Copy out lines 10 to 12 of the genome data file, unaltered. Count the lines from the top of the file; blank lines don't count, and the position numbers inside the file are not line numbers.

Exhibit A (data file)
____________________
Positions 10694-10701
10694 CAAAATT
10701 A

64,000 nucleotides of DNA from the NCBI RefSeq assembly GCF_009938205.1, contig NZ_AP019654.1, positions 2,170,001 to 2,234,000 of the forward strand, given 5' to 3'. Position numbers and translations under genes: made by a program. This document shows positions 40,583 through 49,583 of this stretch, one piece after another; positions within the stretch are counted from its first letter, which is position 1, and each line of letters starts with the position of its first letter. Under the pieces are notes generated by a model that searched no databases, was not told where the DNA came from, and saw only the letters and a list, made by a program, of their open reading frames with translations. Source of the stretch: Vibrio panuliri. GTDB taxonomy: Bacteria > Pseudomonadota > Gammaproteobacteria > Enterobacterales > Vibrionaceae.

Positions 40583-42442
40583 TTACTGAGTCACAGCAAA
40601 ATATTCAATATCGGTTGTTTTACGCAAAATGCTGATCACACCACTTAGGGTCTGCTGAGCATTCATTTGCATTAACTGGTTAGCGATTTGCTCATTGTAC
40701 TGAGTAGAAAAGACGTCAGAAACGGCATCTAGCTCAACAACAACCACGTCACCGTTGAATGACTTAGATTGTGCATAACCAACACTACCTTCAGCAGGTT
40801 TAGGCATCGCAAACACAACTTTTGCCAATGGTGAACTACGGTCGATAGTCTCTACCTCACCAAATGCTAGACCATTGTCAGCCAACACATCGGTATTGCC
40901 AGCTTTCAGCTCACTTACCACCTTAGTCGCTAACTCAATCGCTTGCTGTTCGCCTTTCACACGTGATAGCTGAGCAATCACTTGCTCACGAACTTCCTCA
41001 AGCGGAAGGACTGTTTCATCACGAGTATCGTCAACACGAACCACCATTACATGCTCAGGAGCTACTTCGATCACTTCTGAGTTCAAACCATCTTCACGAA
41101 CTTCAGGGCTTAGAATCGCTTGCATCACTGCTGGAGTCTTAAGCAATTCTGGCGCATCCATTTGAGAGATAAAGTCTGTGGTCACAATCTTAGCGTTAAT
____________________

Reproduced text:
40901 AGCTTTCAGCTCACTTACCACCTTAGTCGCTAACTCAATCGCTTGCTGTTCGCCTTTCACACGTGATAGCTGAGCAATCACTTGCTCACGAACTTCCTCA
41001 AGCGGAAGGACTGTTTCATCACGAGTATCGTCAACACGAACCACCATTACATGCTCAGGAGCTACTTCGATCACTTCTGAGTTCAAACCATCTTCACGAA
41101 CTTCAGGGCTTAGAATCGCTTGCATCACTGCTGGAGTCTTAAGCAATTCTGGCGCATCCATTTGAGAGATAAAGTCTGTGGTCACAATCTTAGCGTTAAT